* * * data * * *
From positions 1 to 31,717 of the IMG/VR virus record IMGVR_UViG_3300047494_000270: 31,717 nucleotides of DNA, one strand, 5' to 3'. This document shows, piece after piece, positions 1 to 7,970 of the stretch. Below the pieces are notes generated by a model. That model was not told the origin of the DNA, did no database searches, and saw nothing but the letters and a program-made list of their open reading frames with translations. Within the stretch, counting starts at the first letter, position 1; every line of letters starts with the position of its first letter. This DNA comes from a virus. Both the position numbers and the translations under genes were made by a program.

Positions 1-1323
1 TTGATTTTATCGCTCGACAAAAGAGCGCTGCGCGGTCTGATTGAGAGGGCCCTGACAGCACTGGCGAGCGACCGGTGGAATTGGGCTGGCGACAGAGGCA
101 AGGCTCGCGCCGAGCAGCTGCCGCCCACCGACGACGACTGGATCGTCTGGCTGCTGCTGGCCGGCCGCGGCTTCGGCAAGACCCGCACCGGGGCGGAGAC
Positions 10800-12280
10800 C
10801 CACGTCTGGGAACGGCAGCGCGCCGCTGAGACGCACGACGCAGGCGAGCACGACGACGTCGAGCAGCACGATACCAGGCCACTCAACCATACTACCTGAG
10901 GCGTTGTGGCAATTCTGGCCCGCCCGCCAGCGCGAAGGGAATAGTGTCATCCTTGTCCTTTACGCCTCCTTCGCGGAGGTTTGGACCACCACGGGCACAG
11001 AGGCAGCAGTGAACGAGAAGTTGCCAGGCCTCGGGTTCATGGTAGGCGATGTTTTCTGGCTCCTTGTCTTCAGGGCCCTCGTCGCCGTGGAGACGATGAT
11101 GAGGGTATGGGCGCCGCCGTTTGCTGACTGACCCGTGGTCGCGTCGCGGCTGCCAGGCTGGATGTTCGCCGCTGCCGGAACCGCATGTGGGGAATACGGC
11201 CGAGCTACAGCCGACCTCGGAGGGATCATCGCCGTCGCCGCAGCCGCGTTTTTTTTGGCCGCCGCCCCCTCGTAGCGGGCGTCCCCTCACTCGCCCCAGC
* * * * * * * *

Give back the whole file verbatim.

From positions 1 to 31,717 of the IMG/VR virus record IMGVR_UViG_3300047494_000270: 31,717 nucleotides of DNA, one strand, 5' to 3'. This document shows, piece after piece, positions 1 to 7,970 of the stretch. Below the pieces are notes generated by a model. That model was not told the origin of the DNA, did no database searches, and saw nothing but the letters and a program-made list of their open reading frames with translations. Within the stretch, counting starts at the first letter, position 1; every line of letters starts with the position of its first letter. This DNA comes from a virus. Both the position numbers and the translations under genes were made by a program.

Positions 1-1323
1 TTGATTTTATCGCTCGACAAAAGAGCGCTGCGCGGTCTGATTGAGAGGGCCCTGACAGCACTGGCGAGCGACCGGTGGAATTGGGCTGGCGACAGAGGCA
101 AGGCTCGCGCCGAGCAGCTGCCGCCCACCGACGACGACTGGATCGTCTGGCTGCTGCTGGCCGGCCGCGGCTTCGGCAAGACCCGCACCGGGGCGGAGAC
Positions 10800-12280
10800 C
10801 CACGTCTGGGAACGGCAGCGCGCCGCTGAGACGCACGACGCAGGCGAGCACGACGACGTCGAGCAGCACGATACCAGGCCACTCAACCATACTACCTGAG
10901 GCGTTGTGGCAATTCTGGCCCGCCCGCCAGCGCGAAGGGAATAGTGTCATCCTTGTCCTTTACGCCTCCTTCGCGGAGGTTTGGACCACCACGGGCACAG
11001 AGGCAGCAGTGAACGAGAAGTTGCCAGGCCTCGGGTTCATGGTAGGCGATGTTTTCTGGCTCCTTGTCTTCAGGGCCCTCGTCGCCGTGGAGACGATGAT
11101 GAGGGTATGGGCGCCGCCGTTTGCTGACTGACCCGTGGTCGCGTCGCGGCTGCCAGGCTGGATGTTCGCCGCTGCCGGAACCGCATGTGGGGAATACGGC
11201 CGAGCTACAGCCGACCTCGGAGGGATCATCGCCGTCGCCGCAGCCGCGTTTTTTTTGGCCGCCGCCCCCTCGTAGCGGGCGTCCCCTCACTCGCCCCAGC